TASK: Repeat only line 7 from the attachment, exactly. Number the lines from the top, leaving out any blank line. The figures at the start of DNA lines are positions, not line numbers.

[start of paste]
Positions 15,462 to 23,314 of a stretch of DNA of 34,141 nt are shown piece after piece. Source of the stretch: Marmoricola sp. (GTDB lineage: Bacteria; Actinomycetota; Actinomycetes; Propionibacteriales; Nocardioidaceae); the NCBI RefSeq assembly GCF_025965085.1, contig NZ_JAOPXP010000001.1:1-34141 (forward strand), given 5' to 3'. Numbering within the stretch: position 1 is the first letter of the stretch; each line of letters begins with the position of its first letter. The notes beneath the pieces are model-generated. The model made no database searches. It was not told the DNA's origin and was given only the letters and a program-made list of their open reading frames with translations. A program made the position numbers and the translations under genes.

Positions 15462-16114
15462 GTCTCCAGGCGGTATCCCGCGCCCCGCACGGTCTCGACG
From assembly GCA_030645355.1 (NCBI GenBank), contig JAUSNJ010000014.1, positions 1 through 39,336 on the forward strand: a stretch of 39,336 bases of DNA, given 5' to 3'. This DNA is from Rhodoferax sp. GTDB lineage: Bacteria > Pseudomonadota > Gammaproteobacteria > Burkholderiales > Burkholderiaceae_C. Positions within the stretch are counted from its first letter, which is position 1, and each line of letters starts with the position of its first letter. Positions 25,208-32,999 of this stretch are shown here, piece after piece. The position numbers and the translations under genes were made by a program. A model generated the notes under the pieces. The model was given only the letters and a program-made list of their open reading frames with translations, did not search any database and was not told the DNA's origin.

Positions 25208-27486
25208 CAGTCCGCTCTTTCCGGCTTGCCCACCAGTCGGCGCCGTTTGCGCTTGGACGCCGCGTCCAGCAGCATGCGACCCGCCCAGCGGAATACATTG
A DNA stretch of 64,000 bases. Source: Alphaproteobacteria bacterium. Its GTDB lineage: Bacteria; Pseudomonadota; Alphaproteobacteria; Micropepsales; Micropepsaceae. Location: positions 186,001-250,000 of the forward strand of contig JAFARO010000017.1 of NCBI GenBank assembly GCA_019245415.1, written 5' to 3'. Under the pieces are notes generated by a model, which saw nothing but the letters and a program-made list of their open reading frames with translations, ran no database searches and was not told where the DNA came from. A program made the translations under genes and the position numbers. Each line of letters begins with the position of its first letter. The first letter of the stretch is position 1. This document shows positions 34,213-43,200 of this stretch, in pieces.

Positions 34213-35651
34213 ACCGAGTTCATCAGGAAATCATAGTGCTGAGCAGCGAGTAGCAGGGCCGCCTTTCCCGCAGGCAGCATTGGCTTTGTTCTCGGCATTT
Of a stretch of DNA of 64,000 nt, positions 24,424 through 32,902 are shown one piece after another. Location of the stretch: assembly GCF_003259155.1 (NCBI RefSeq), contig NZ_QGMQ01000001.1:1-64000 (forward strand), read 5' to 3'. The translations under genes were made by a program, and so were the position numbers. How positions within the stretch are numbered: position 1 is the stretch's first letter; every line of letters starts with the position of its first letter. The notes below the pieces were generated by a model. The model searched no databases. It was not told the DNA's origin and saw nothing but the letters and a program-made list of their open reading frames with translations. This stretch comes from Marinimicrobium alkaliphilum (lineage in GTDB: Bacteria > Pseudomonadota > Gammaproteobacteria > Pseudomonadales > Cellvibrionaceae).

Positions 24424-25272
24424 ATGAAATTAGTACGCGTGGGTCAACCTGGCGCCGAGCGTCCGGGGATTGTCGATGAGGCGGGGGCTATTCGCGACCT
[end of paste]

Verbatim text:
A DNA stretch of 64,000 bases. Source: Alphaproteobacteria bacterium. Its GTDB lineage: Bacteria; Pseudomonadota; Alphaproteobacteria; Micropepsales; Micropepsaceae. Location: positions 186,001-250,000 of the forward strand of contig JAFARO010000017.1 of NCBI GenBank assembly GCA_019245415.1, written 5' to 3'. Under the pieces are notes generated by a model, which saw nothing but the letters and a program-made list of their open reading frames with translations, ran no database searches and was not told where the DNA came from. A program made the translations under genes and the position numbers. Each line of letters begins with the position of its first letter. The first letter of the stretch is position 1. This document shows positions 34,213-43,200 of this stretch, in pieces.